GAZIANTEP, TURKEY —
A few weeks ago, Syrian rebel leaders like Abdul Rahman were optimistic. With insurgents seeking to topple President Bashar al-Assad storming the northwestern city of Idlib, commanders talked as if the final phase of the four-year civil war had begun.
Militia leaders spoke of taking the war out of northern Syrian provinces and putting pressure on Latakia on the coast or striking south toward Hama and Homs. That would afford them the opportunity to threaten the Syrian capital of Damascus and coordinate more with rebel militias in its southern and eastern suburbs.
But after Islamic State extremists launched a surprise offensive – this time on Syrian rebel strongholds north of Aleppo – that confidence is gone.
Idlib province, Syria
"We thought we would be targeting Homs or driving to the sea and Latakia and now look what happened," Rahman said.
Reinforcements dispatched from Idlib prevented the capture of a crucial border crossing with Turkey. Fierce battles with Islamic State fighters continue in the rebels’ stronghold villages to Aleppo's north and northeast.
"There [are] some really terrible clashes going on," Rahman said.
A red-haired former businessman who sports a trimmed beard, Rahman is aligned with Jaish al Fata, or the Army of Conquest, an Islamist-dominated rebel alliance that formed in March.
He has been fighting since the start of the Syrian conflict, when anti-Assad reform demonstrations gave way to a full-blown civil war – first in his hometown of al-Bab, then in Aleppo, Syria’s commercial hub, and later in Idlib.
Rahman spoke with VOA in southern Turkey over Iftar, the sunset meal with which Muslims end their daily Ramadan fast.
"The meal would be better in Syria," he said with a sigh. "When the war is over, you will have Iftar in Syria in my home.” The evening call to prayer rang out and a strong wind battered the windows.
Wins and losses
In the last few months, the conflict raging in Syria has taken a series of dizzying turns.
The war has many sides – forces loyal to Assad, insurgents of different stripes, jihadists and Kurds – and none knows what the next day will bring.
Each side can boast of victories, although Syrian government forces have been on the defensive for months.
But as rebels, Islamic extremists and Kurds make advances, each suffers losses elsewhere or experiences distractions that, left unmet, risk turning into more serious threats.
That was on sharp display Thursday, when Islamic State fighters mounted a surprise attack led by car bombings on Kobani, the mainly Kurdish border town they besieged for months, only to turn tail in January in the face of tough Kurdish resistance and U.S.-led coalition airstrikes.
FILE - Members of the Kurdish People's Protection Units (YPG) carry coffins of their fellow fighters, who were killed during clashes with Islamic State fighters on the Iraqi-Syrian border, during their funeral in Ras al-Ain city, in Syria's Hasakah provin
The Kobani attack, like another launched Thursday in neighborhoods in the south of the city of al-Hasakah in eastern Syria, involved trademark Islamic State tactics. The group moves its forces rapidly to seek strategic gains and to take pressure off its fighters when they are on the ropes elsewhere.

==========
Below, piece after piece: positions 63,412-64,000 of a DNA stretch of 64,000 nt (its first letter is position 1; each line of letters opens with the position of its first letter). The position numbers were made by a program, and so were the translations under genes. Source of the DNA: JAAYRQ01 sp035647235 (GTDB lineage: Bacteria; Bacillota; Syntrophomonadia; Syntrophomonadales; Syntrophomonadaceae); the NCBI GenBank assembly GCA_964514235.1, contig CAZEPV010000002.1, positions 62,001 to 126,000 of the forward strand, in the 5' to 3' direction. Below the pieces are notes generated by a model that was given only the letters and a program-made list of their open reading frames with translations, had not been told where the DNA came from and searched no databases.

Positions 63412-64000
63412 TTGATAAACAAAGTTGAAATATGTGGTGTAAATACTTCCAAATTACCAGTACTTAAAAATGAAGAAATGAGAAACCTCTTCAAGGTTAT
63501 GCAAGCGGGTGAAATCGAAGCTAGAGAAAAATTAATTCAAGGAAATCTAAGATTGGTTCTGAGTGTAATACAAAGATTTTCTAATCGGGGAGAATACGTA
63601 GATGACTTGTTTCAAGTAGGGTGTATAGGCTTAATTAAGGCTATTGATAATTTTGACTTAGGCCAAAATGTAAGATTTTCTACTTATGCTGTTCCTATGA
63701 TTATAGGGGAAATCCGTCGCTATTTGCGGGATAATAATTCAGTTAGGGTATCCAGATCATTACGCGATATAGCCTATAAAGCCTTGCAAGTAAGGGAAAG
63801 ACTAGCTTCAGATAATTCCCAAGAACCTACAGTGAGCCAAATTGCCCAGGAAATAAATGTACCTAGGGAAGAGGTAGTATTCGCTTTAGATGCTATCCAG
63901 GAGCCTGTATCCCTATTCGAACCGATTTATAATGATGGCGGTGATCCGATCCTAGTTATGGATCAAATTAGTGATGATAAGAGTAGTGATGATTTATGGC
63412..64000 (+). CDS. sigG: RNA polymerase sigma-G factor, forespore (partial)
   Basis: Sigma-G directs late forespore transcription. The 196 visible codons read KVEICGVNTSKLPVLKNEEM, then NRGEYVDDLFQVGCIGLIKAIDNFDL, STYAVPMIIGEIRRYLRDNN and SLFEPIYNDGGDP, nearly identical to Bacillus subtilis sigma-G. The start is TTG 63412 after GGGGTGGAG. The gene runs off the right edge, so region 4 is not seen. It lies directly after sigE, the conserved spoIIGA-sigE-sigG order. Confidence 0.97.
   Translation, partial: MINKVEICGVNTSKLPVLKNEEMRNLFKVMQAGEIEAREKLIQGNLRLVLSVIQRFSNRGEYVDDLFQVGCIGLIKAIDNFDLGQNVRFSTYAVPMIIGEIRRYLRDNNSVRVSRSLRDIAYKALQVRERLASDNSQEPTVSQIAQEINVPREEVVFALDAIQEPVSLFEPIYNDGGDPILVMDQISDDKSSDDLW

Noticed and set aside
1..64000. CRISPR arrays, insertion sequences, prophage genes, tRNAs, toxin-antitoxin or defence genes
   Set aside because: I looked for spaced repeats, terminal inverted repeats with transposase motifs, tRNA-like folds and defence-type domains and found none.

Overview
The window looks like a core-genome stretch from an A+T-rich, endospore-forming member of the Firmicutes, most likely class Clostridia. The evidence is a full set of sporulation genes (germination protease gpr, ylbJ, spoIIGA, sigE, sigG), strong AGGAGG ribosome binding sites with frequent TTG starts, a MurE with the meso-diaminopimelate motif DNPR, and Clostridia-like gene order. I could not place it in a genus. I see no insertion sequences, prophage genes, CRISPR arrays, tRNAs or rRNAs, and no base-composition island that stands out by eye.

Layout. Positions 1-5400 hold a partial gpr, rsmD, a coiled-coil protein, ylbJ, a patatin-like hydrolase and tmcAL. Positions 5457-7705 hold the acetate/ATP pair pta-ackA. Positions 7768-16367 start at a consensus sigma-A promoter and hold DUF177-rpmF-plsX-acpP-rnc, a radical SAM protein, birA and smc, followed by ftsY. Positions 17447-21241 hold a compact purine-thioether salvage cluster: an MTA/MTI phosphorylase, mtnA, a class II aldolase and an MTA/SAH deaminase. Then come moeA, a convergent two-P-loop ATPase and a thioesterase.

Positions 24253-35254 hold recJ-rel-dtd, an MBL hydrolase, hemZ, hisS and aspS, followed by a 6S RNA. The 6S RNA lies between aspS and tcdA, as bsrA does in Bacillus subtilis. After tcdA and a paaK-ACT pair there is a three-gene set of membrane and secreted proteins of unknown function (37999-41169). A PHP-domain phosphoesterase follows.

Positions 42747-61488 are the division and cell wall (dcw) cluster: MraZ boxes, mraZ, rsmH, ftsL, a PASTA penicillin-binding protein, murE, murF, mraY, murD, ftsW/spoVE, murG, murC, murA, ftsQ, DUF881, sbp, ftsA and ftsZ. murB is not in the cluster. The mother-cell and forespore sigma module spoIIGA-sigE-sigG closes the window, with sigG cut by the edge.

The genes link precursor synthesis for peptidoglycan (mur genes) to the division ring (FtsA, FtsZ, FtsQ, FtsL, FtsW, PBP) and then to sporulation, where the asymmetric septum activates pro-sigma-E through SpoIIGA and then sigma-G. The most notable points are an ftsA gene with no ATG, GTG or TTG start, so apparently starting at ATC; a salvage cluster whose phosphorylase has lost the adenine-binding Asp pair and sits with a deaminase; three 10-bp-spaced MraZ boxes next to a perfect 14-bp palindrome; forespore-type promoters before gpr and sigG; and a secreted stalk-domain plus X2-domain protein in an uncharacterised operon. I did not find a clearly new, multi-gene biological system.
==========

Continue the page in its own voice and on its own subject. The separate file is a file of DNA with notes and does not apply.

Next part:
In this case, the "elsewhere" is Raqqa, the capital of the Islamic extremists’ self-declared caliphate. Kurdish-led forces are just 48 kilometers north of Raqqa now.
Not enough troops
The dizzying turns in battlefield fortunes, said Rahman and other rebel commanders, can partly be explained by manpower shortages suffered on all sides.
"No one has enough forces to ensure their hold on territory," Rahman said. He acknowledged this applies as well to rebel militias: both Islamist and those aligned with the Western-backed Free Syrian Army (FSA).
For the last 20 days, Rahman has been on a recruitment drive among Syrian refugees in southern Turkey.
"There are more than 100,000 young Syrian men here in Gaziantep and they just don’t want to enlist," he said.
He managed to recruit just 80.
Thirty are now in Syria undertaking a 20-day military training course – insufficient time, rebel commanders acknowledge, but longer training is a luxury they can ill afford.
The men he's drummed up are not enough to replace those who've been lost, Rahman said. "When we lose a fighter, there isn’t a new one to replace him."
The jihadist Islamic State is also overstretched and "suffering manpower shortages," said anti-Islamic State activist Ahmad Abdulkader.
With the Kurdish-led capture of the border town of Tal Abayad earlier this month, the Islamic State group is having difficulty funneling in large numbers of foreign volunteers.
Fighters with the Kurdish People's Protection Units, or YPG, wave their yellow triangular flag on the outskirts of Tal Abyad, Syria, June 15, 2015.
Rebel commanders said the stretch of the border with Turkey they still control around Jarabulus is well patrolled by Turkish security forces.
For all the media reports of this or that country backing this or that brigade, the rebels have few financial resources, and most of their weaponry is what they've captured from Assad's forces.
Back in 2012 and 2013, foreign-supplied weaponry was more prevalent, funded by Gulf countries.
The United States supplied anti-tank missiles to favored FSA militias in northern Syria last year.
But after many of the militias collapsed through infighting or aligned too closely with hard-core Islamist brigades, arms supplies from the U.S. have fallen off, a senior State Department official told VOA, speaking on the condition of anonymity.
This month, U.S. Defense Secretary Ash Carter told a House committee that the American "train and equip" program for Syrian rebels is "much trickier" than a similar effort underway with the Iraqi, in part because of concerns over controlling equipment issued to Syrian trainees.